Alternative insulator technologies have traditionally competed based on criteria such as performance and life cycle costs. These days, however, with the urgent need to combat climate change, another measure has emerged by which these technologies can be compared – which is the most sustainable in terms of net ecological impact. This edited contribution to INMR by Markku Ruokanen, R&D Director with PPC Insulators, argues that porcelain insulators are inherently the ‘green’ choice for T&D applications.
Although ceramics are among the oldest materials created by humans, modern C-130 porcelain insulators deserve to be called ‘hi-tech’ due to precise formulation of selected ingredients and advanced process controls. Ceramic insulators are also naturally ‘green’ in terms of low carbon footprint. This is because their basic raw materials such as kaolin, feldspar, bauxite and clays do not require complex refining and are also widely available. This allows use of local mining sources and reduced need for long transport logistics.
Once these raw materials are delivered to the insulator plant, they are mixed and milled according to desired formulation, extruded, shaped and then fired in a kiln at up to 1400°C. While this final step may seem energy intensive it does not mean that any energy is wasted. Today’s industrial kilns are a far leap from those once heated by wood or carbon and energy efficiency is their major design criterion. For example, tight gas-kilns feature advanced thermal insulating materials and coatings while heat exchangers are used to recapture energy from the process. Bio-methane as energy source is now also under review.
While the carbon dioxide equivalent of a ceramic insulator depends on manufacturer, factory, season and product mix, the Kyoto Agreement Scopes 1 and 2 values for porcelain vary between 1.0 and 2.0 kgCO2-eq/kg. Non-ceramic insulators, by contrast, are manufactured using components that have undergone different energy operations and with long logistics chains. As a result, it is estimated that their carbon dioxide equivalents can be several times that of ceramic materials.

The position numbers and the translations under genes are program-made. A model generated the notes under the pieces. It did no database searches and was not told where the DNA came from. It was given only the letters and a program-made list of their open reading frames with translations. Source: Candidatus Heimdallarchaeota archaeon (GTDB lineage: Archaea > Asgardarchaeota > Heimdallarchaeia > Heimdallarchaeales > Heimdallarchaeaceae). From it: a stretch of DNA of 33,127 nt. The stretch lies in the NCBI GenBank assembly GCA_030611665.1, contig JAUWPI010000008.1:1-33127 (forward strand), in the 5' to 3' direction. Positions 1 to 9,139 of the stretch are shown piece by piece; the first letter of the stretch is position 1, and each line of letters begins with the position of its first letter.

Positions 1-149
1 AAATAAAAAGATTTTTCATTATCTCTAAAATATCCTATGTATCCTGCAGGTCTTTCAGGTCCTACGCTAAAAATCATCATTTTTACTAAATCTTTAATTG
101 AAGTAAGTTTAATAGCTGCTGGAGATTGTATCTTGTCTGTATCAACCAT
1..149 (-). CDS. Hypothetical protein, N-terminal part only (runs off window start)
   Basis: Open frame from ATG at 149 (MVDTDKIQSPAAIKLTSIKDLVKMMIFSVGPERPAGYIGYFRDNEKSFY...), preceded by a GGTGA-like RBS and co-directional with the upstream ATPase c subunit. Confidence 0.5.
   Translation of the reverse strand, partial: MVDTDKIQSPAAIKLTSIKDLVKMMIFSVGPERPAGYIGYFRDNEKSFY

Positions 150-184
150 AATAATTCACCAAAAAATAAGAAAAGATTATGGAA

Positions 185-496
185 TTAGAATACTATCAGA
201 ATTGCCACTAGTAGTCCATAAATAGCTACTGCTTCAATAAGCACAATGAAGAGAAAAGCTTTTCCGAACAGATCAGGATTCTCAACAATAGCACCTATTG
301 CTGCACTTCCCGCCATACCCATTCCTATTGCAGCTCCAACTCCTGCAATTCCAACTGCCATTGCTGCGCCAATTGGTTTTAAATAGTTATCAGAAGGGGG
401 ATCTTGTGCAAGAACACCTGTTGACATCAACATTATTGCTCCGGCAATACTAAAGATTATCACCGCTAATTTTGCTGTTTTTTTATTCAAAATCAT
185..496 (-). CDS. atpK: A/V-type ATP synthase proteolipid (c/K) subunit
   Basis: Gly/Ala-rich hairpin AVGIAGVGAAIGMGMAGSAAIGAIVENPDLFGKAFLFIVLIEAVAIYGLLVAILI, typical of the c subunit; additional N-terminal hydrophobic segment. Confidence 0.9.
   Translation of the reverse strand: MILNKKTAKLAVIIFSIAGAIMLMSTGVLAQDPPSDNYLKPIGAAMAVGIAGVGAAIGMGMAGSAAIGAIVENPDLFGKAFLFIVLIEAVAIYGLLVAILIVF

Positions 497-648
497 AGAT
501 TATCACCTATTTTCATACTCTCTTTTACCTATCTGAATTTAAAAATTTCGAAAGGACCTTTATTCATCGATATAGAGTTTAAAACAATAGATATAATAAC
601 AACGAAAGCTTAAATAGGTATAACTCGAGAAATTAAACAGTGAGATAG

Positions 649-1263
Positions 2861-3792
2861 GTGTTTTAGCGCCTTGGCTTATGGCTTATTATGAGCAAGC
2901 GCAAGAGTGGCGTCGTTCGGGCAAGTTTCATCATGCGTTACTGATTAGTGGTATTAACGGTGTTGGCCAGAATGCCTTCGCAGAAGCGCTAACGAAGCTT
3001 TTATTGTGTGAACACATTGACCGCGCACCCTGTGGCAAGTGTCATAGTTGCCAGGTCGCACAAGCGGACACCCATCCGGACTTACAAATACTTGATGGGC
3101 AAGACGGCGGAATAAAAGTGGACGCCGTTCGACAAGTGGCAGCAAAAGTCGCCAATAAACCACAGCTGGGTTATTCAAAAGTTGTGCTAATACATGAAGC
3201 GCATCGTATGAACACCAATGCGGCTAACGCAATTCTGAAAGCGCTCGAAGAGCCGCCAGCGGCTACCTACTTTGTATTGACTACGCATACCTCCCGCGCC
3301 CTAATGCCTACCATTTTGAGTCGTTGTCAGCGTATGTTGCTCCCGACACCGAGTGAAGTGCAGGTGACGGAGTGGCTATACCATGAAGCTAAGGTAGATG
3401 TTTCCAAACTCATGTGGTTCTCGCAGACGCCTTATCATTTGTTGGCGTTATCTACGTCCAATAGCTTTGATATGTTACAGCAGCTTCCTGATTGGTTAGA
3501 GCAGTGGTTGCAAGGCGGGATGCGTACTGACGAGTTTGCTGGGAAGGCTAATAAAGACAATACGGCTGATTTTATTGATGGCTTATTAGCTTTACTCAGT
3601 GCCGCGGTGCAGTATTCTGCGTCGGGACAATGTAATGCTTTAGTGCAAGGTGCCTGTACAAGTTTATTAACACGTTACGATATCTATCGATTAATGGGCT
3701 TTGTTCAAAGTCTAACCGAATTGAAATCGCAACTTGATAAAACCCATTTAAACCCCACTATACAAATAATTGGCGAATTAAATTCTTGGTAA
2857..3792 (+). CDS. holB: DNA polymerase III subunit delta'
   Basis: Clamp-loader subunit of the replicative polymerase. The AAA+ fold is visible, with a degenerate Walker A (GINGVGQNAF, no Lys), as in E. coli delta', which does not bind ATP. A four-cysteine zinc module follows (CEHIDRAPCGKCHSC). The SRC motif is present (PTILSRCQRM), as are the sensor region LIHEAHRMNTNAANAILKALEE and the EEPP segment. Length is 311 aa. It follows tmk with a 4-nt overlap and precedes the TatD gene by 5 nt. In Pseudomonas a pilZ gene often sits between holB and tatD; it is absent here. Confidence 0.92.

When comparing carbon-dioxide equivalents, any analysis should also be based on total lifetime footprint, not only on Greenhouse Gas Protocol Scopes 1 and 2. GHGP Scope 3, for example, includes upstream and downstream carbon emissions. Here, impact of normal life expectancy and end-of-life treatment is also taken into account. This makes ceramic insulators even more ecologically friendly since their application covers over a century of field experience, with cases where porcelain insulators remained in service for up to 70 years until an upgrade was necessary. Indeed, ceramic insulators for substation and overhead line applications routinely have service lives of over 50 years, meaning dramatically reduced carbon footprint.
Finally comes the issue of end-of-life. Ceramic insulators are fully recyclable since the C-130 mass consists of aluminium oxide (50%), silicon dioxide (45%) and other metal oxides (5%). These naturally occurring minerals are non-hazardous as well as non-toxic, making recycling easy and cost effective. PPC Insulators, for example, recycles 100% of its porcelain production waste either internally in process or externally where it becomes a valued raw material for the construction and chemical industries. This also applies to insulators at their end-of-life.
In summary, while it is difficult to make an exact generic calculation of the total carbon footprint of any specific insulator, porcelain insulators are typically the ‘green’ option due to:
• natural, locally-sourced raw materials;
• long service lives;
• 100% recyclability with no hazard at end-of-life.
PPC Insulators is now working to offset its Scope 1 & 2 carbon emissions through compensation in partnership with ClimateCare and developing R&D initiatives toward the goal of zero carbon emissions by 2030.
1. “Silicon Chemistry Carbon Balance” – 2019 Commissioned by Global Silicones Council
2. EPRI – IEEE Memphis, Jan 2013
3. “Testing Ageing of Porcelain Insulators” Ravi Gorur INMR
4. Cigré 2020, Paris, several papers
5. “Alumina Porcelain for High-Voltage Insulators” J. Liebermann, American Ceramic Society Bulletin Vo. 80, no 6
6. “Microstructure Based Evaluation of Field Aged and New Porcelain Suspension Insulators. A. Rawat and R. Gorur, Arizona State University
7. Wind Turbine Blades Can’t Be Recycled, So They’re Piling Up in Landfills, Bloomberg 05.02.2020